RON HART: Atlanta teacher cheating trial begins

Published: Saturday, August 16, 2014 at 12:55 PM.

We are told by politicians and the media that teachers are always "heroes," and thus beyond reproach. It seems that pretty much any public sector workers doing their job are labeled “heroes.” Superintendent Beverly Hall, the darling of the edu-crat world, received the National Superintendent of the Year award in 2009.

What is troubling is that this pervasive cheating wasn’t reported by other teachers. The AJC report said there was "a culture of fear, intimidation and retaliation." Good teachers — and there are many of them — were pushed by their leaders to conform to something not good for the students.

When caught, some teachers indignantly complained that kids do not pay attention anymore and just watch porn on their smart phones. This sends the wrong message; it leaves girls with an unrealistic idea of how quickly a pizza delivery man will be there and the appropriate form of payment.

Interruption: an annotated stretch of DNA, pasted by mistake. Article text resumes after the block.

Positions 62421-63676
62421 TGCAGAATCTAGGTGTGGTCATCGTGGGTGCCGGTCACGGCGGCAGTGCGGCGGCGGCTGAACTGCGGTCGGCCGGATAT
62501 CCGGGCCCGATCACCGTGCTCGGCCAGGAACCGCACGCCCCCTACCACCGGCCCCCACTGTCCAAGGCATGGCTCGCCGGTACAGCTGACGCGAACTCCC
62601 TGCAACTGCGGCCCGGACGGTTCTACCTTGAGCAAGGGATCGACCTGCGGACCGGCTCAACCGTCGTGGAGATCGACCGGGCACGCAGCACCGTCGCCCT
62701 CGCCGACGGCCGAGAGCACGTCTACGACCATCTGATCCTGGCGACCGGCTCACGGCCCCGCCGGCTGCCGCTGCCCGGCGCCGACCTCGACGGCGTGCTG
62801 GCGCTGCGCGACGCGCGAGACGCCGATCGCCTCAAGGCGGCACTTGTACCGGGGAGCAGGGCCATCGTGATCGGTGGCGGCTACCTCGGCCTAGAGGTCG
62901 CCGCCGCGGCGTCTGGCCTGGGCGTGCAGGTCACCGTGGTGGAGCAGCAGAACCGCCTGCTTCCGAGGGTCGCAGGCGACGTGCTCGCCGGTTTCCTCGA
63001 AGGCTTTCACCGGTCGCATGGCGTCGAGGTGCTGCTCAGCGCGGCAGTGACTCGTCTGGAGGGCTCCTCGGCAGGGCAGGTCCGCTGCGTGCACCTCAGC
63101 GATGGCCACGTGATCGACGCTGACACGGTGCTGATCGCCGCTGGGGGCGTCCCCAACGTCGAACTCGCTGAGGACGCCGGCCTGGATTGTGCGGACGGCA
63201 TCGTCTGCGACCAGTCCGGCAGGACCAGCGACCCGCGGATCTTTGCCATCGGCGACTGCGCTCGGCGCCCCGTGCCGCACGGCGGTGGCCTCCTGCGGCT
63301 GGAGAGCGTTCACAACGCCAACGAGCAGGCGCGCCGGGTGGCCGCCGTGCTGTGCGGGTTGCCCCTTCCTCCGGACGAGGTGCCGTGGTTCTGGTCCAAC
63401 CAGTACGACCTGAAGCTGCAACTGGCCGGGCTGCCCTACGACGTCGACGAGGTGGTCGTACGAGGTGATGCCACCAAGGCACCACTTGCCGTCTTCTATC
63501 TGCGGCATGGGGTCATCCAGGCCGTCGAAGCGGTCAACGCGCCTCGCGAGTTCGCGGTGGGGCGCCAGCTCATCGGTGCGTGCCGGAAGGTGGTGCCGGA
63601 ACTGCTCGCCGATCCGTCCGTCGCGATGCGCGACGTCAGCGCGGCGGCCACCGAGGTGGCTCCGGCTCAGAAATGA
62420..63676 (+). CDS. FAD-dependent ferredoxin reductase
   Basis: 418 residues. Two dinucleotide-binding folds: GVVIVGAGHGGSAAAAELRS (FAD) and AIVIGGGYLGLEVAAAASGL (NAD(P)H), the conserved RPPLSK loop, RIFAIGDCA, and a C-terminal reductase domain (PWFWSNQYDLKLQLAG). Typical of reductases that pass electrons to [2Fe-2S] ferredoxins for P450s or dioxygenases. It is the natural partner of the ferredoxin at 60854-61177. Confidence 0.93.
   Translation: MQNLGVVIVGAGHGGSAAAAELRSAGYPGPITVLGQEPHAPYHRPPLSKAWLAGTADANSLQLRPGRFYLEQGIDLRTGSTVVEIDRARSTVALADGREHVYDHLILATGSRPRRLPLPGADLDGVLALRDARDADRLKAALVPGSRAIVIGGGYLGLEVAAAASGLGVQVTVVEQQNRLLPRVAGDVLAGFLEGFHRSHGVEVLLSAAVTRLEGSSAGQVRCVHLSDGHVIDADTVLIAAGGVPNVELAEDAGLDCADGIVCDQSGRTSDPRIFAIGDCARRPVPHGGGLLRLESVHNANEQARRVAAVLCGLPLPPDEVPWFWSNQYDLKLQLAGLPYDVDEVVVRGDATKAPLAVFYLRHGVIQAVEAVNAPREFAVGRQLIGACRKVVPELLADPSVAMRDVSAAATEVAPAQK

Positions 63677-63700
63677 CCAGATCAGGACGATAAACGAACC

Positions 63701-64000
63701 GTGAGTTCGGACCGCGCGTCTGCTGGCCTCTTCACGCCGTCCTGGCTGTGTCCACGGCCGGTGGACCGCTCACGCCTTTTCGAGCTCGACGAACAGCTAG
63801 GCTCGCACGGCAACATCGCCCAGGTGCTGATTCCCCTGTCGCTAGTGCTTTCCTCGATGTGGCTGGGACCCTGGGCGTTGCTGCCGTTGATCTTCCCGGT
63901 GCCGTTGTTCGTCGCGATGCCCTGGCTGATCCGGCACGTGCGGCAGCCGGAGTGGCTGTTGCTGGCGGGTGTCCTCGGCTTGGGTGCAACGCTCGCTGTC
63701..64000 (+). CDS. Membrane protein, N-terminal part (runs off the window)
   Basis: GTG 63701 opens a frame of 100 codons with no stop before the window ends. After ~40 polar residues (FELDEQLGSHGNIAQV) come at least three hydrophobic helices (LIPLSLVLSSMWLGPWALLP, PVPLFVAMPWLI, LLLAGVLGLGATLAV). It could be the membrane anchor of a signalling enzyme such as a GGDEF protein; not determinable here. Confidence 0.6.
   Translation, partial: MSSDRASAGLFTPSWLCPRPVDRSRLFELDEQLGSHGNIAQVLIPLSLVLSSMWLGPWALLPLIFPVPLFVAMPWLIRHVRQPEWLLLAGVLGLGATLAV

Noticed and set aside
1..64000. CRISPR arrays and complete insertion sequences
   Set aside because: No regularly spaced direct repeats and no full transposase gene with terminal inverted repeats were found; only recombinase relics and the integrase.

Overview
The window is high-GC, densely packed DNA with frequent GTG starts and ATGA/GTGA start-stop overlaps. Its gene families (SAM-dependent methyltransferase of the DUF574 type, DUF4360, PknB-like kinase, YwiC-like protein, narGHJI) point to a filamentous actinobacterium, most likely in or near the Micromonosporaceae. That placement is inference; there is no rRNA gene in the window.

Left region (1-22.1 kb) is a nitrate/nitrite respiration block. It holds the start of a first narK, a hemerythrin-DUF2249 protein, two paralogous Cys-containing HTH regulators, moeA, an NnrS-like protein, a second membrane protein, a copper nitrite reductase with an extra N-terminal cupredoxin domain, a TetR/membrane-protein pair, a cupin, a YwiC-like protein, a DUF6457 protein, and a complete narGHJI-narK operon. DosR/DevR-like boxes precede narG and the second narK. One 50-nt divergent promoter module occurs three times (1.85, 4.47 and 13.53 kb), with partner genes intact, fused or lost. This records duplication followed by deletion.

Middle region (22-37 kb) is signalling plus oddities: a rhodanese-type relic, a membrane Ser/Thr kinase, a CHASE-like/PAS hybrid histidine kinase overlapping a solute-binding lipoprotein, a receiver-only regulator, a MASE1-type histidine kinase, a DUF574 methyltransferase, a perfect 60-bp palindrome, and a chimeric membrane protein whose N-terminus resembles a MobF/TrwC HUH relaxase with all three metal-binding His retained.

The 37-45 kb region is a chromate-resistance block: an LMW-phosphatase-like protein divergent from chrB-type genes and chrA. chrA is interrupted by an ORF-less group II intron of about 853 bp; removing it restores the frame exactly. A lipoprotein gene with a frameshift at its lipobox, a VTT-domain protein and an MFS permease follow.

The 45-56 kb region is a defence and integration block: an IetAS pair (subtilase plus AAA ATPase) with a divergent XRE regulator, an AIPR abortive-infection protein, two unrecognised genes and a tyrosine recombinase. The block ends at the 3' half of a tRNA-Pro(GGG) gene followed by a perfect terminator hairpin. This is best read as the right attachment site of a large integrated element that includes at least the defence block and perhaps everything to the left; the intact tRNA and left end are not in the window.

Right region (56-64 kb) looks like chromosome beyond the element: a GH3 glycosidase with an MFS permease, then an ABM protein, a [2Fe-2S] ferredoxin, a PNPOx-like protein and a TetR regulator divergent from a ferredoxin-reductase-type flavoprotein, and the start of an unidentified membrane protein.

In government-run education, there is no consumer choice and no competition. No one is held accountable for the results. I like to say, "You get what you pay for," but we do not even get that. Like similar government outfits such as the VA, no amount of throwing good money after bad will improve the situation unless we break the monopoly control of government and unions.

Also like the 80 percent unionized VA, which continues to produce dismal results, our politicians’ solution is to reward it with $17 billion more. If the VA were were a business, it would be out of operation and replaced with one that could get results. Government is the only entity that rewards incompetence with more money.

In their public rhetoric, edu-crats and politicians all agree that the Atlanta cheating scandal is a problem. They also agree on a solution: raise teacher pay, increase the number of administrators, increase pensions and shorten the school year.

Money is not the answer. I could teach math scratching in the dirt with a stick. My small hometown did all it could to teach kids with the money we had. I am pretty sure my high school football coaches saved the school money by teaching both driver education and sex education in the same car.



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